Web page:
Tag Archives: Craigslist

Anatomy of a Typical Waste of Time Craigslist Ad For Writers

joe wallace

Freelance-Zone.com co-founder Joe Wallace has been freelancing since 2002 and currently runs the vinyl music blog Turntabling.net. He also writes finance articles, commercial copy and manages social media for a variety of clients.

Every now and again, I feel compelled to help writers interpret job ads correctly so that they don’t waste valuable time replying to ads that want them to write for free when the writer really needs paying work.

There is nothing at all wrong with writing for free when you’re first starting out—after all, a writer is someone who writes, not someone who wishes they were writing. But those who are looking for paying work should learn to recognize the markings and coloration of that particular creature known (to me) as the “Non-Payer”, the company that wants your labor but not your tax ID number. Know what I mean?

Let’s take an actual ad I found on Craigslist this morning, with identities altered to protect the guilty. I’ll go down the line and put my comments in italics:

“Imagine having your work seen by up to ten million people every month (Translation—we’re not paying you for this project.), writing for one of the internet’s most trafficked websites – and getting paid for it.” (But not by us.)

We are looking for people (Translation: anybody) who are able to write a number of articles on various topics, on a regular basis. There are over 60 topics to choose from!  (You’ll have to settle for getting paid pennies based on traffic or how many people click the Google ads).

We’ll teach you all the tricks to generating traffic and exposure for your work and you can do it all from home.  (And we won’t pay you. You’ll have to cross your fingers and hope those pennies add up.)

Benefits: (There are none)

– Freedom to write about virtually anything you like, when you want and wherever you are in the world  (And we won’t be paying you.That’s a benefit too…for US.)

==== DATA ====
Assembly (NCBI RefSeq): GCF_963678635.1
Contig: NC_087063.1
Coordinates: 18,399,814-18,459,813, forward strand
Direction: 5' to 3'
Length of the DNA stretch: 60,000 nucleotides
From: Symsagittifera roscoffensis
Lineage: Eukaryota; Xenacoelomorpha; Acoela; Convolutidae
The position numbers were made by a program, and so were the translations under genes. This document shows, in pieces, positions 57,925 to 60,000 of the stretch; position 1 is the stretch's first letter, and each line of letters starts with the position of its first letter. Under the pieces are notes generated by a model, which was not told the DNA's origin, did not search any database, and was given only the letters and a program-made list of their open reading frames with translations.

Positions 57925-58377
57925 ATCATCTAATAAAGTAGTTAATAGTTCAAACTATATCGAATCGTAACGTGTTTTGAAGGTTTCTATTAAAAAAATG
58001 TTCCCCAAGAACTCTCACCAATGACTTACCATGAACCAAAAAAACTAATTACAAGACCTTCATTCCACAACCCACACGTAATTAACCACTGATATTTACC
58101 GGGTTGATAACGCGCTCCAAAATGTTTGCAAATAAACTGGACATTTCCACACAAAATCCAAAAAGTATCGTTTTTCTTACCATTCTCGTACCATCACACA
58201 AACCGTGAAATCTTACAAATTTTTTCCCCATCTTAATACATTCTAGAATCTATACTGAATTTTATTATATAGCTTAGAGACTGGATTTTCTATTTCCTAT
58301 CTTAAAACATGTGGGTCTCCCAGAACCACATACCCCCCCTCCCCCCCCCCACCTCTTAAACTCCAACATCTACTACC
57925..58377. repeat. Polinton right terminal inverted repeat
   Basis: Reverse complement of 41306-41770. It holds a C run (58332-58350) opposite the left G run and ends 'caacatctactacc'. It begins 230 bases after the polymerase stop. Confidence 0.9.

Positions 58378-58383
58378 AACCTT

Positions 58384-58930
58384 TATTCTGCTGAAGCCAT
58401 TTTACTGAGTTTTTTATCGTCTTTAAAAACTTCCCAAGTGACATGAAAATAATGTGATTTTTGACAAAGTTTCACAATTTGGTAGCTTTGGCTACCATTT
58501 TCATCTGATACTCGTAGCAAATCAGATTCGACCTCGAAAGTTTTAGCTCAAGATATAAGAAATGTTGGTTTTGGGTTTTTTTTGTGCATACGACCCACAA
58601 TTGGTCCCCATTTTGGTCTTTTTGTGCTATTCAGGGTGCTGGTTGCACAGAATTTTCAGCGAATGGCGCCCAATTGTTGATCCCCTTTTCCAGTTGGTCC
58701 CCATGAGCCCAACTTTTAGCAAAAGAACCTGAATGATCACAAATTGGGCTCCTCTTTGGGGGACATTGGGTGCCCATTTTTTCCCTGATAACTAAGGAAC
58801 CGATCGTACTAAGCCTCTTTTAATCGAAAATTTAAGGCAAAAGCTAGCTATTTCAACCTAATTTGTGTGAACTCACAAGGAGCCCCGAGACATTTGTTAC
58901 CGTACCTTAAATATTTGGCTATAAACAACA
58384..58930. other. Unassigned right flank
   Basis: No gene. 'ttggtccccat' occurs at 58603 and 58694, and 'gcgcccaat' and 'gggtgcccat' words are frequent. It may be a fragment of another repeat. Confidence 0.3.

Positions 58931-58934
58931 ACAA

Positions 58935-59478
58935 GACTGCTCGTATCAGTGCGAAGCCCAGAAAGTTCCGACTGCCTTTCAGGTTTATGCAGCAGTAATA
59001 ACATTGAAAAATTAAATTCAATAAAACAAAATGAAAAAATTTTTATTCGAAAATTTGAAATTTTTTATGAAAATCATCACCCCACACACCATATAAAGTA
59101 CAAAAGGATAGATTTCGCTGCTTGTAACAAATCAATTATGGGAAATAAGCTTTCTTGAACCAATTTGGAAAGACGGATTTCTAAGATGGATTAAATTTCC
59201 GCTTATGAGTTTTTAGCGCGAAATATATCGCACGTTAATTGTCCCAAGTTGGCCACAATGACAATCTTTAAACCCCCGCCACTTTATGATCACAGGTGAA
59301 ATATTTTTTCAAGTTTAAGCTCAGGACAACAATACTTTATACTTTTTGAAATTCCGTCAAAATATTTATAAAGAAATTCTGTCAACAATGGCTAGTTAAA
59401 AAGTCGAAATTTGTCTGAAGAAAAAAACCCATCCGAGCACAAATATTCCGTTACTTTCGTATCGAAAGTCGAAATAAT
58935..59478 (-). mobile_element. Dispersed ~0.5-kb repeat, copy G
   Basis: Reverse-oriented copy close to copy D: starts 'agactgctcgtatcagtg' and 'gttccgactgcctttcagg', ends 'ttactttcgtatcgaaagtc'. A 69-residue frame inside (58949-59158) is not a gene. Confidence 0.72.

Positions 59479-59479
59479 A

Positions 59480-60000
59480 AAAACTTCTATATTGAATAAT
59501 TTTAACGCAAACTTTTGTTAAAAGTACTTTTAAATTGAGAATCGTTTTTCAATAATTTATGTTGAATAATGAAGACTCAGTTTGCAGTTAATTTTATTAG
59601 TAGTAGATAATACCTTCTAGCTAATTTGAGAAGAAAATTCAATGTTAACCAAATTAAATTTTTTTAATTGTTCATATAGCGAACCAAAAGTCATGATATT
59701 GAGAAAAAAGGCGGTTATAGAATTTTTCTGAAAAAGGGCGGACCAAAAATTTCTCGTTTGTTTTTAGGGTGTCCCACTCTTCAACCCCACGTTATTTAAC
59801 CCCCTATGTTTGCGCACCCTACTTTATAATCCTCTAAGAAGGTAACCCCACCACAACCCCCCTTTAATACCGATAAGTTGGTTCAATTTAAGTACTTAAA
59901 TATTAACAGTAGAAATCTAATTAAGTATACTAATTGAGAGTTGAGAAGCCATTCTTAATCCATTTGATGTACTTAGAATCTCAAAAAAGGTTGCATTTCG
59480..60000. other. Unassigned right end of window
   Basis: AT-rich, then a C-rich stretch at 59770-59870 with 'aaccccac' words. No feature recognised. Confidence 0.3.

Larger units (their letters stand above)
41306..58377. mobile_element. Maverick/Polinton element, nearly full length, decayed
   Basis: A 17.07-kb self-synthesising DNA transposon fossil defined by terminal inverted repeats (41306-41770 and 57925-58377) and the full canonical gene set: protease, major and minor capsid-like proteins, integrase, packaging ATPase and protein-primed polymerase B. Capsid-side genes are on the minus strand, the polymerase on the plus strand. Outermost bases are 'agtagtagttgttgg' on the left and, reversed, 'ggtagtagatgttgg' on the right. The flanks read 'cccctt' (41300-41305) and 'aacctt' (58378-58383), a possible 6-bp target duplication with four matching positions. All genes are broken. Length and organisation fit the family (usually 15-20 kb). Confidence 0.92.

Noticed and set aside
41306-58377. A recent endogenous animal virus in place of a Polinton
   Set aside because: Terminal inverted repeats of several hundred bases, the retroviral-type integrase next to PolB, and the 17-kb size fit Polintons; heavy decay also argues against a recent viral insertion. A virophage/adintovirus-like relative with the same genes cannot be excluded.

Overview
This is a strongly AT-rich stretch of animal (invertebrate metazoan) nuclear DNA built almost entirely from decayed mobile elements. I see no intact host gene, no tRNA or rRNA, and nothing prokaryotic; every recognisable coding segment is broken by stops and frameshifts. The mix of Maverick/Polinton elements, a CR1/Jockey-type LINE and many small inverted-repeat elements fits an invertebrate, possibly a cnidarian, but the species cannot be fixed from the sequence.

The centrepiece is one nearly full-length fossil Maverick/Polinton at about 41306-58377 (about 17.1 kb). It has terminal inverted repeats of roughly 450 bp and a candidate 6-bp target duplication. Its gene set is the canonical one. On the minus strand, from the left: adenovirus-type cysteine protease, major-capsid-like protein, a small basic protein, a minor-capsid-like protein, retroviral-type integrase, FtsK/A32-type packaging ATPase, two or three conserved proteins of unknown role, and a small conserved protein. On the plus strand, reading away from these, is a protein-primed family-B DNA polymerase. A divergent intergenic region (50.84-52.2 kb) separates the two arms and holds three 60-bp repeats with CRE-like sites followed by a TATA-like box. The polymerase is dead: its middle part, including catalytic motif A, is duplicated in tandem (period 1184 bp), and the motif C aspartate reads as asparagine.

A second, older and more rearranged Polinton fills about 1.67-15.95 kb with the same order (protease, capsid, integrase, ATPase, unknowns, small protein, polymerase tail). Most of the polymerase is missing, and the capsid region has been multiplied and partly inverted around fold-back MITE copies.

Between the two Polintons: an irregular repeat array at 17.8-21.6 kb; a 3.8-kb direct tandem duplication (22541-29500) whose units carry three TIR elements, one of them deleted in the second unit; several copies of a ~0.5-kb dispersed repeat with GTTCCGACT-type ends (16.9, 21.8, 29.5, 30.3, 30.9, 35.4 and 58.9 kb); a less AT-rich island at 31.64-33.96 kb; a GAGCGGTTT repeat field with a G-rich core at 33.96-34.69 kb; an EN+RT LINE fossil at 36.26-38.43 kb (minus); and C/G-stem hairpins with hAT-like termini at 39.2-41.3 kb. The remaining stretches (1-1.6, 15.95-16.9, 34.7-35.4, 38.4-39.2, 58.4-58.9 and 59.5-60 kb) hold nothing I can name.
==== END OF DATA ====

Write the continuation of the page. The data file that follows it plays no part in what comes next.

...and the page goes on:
– Lifetime royalties with added incentives (That usually add up to pennies a day for most people.)

– Exposure to 10m monthly readers (Really? Not buying this one. Unless this company connected to one of the big content mills somehow. I did some homework on this site and their Alexa ranking is 15,092,055. Ten million readers? I somehow doubt this. Freelance-Zone.com has an Alexa ranking of 450,545 and we do NOT have ten million readers.)

Sound interesting? (Not really. Most writers could just set up their own websites and Google ads and do this themselves without the middleman.)

If so email noodleface@email.net who will provide you with a secret set of instructions to take you to the next step. (Secret? Not for long.)

Anatomy of a “Don’t Reply” Craigslist Ad

There are plenty of gigs on Craigslist and other job boards; plenty of them aren’t worth your time. What makes a Craigslist job ad look more like indentured servitude and less like a good use of your time? It’s a combination of low pay mentioned up front along with some unmentioned details that are sure to turn into a drain your time, resources and sanity.

Let’s try to decode one recent CL ad I discovered recently and see why I’d advise you to run away screaming from the job.

First, the ad itself:

Freelance Newspaper Reporters. Reply to: ThisJobBlows@don’treplytome.com

Date: 6/6/06

Local Community weekly newspaper seeks freelance writers. Cover story assignments and public meetings. Writers present community news story ideas and editor to assign stories as well. Newspaper reporting experience preferred. Reporters to provide fast, accurate and compelling copy.

* Compensation: $25 per story, extra $10 for photos
* Telecommuting is ok.

First–there’s the type of publication this ad represents. A community paper is already on thin ice as it is in an age where print publications are threatened by the bad economy and competition from the Internet. But let’s assume for the sake of argument that this particular paper is doing well financially; even so, the phrase “Local community weekly” implies a tight budget and low pay.

Then there’s that line “Cover story assignments and public meetings.” Public meetings can last for HOURS. And that’s just to gather the source material–never mind how long it’s going to take to write the bloody thing.